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Paid Sick Leave Bill Passes Vermont House And Moves To Governor’s Desk


Vermont’s paid sick leave bill has received final passage in the legislature and the governor is expected to sign the measure into law.  Supporters say the state has made a critical move forward in economic justice.  But opponents contend it will hurt small businesses and the state’s economy.
The House voted 81-64 on Wednesday to approve H-187, the Healthy Workplaces bill, which it first passed last spring. The Senate approved the measure last week after several amendments failed, including an attempt to exempt businesses with under five employees.  

Some changes were approved to make it somewhat more business-friendly, including a phase-in.  Employers must provide workers three paid sick days a year for the first two years that the law is in effect and five days thereafter.  The law will not apply to employees working fewer than 18 hours a week or 21 weeks a year.

Paid Sick Days Campaign Director at Voices for Vermont’s Children Annie Accettella says there are about 60,000 Vermonters who have had no access to paid time off.   “It’s about economic security for working families and it’s also a public health issue. We’re trying to make it easier for families to have some sort of economic stability when they need to take time off to care for themselves or a family member during illness.  And then there’s also the public health concern. You know you really don’t want waiters or other food service employees serving you food or making or preparing food while ill.”

Small business groups are not happy.  House Minority Leader Republican Don Turner praised his caucus for unanimously voting against the bill, calling the measure flawed and an attack on Vermont business.   “I view this as another unfunded mandate by state government.  This one happens to be on private employers. You know this is going to hamper or put people out of business in some circumstances and others it may prevent a start up business from succeeding. This bill is not well thought out.  There’s a lot of unanswered questions in this bill. It’s just unbelievable that we are passing this type of legislation and putting more and more burdens on Vermont businesses.”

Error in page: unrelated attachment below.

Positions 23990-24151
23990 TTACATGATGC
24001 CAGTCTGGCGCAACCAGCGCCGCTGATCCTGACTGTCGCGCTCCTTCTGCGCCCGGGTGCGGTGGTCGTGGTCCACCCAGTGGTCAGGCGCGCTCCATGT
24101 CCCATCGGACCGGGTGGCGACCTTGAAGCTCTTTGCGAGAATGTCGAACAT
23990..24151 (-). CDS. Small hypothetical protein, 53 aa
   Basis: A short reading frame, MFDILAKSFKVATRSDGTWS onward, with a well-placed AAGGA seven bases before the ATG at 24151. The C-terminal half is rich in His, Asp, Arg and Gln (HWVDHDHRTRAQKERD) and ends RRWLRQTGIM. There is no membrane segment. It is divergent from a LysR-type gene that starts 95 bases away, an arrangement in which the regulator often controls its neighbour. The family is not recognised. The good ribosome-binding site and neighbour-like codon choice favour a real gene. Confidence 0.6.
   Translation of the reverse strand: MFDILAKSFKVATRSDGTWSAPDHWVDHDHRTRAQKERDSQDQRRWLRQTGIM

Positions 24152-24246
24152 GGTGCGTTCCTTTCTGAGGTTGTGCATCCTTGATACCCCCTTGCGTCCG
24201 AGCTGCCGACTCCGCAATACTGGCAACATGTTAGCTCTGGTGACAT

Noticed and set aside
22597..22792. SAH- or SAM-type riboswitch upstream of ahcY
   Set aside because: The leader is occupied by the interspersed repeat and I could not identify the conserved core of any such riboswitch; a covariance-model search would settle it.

National Federation of Independent Business state representative Kris Jolin believes it’s a bad bill that will drive up the cost of business, goods and services in the state.   “It’s going to be hard for businesses to prepare for this.  There are different business models throughout Vermont that unfortunately I don’t think that the Legislature even considered while passing this bill. Honestly when the proponents of this bill stood up on the floor to defend the merits of it not only do I think that it was obvious that they were completely ignorant of the consequences on small businesses but they didn’t even understand what they were voting on.  This is more of a one-size-fits-all approach.”

Annie retorts that studies in states that have passed similar measures have shown the policy enhances business.   “People lose sight of the benefits that are gained when you have reduced employee turnover. Reduced employee turnover, improved employee morale, these are all things that are long term benefits.  So I do think it’s business friendly.”

Governor Peter Shumlin, House Speaker Shap Smith and Senate President Pro tem John Campbell – all Democrats — issued a joint statement after the bill’s passage expressing pride that the state will become the fifth to implement paid sick leave.   


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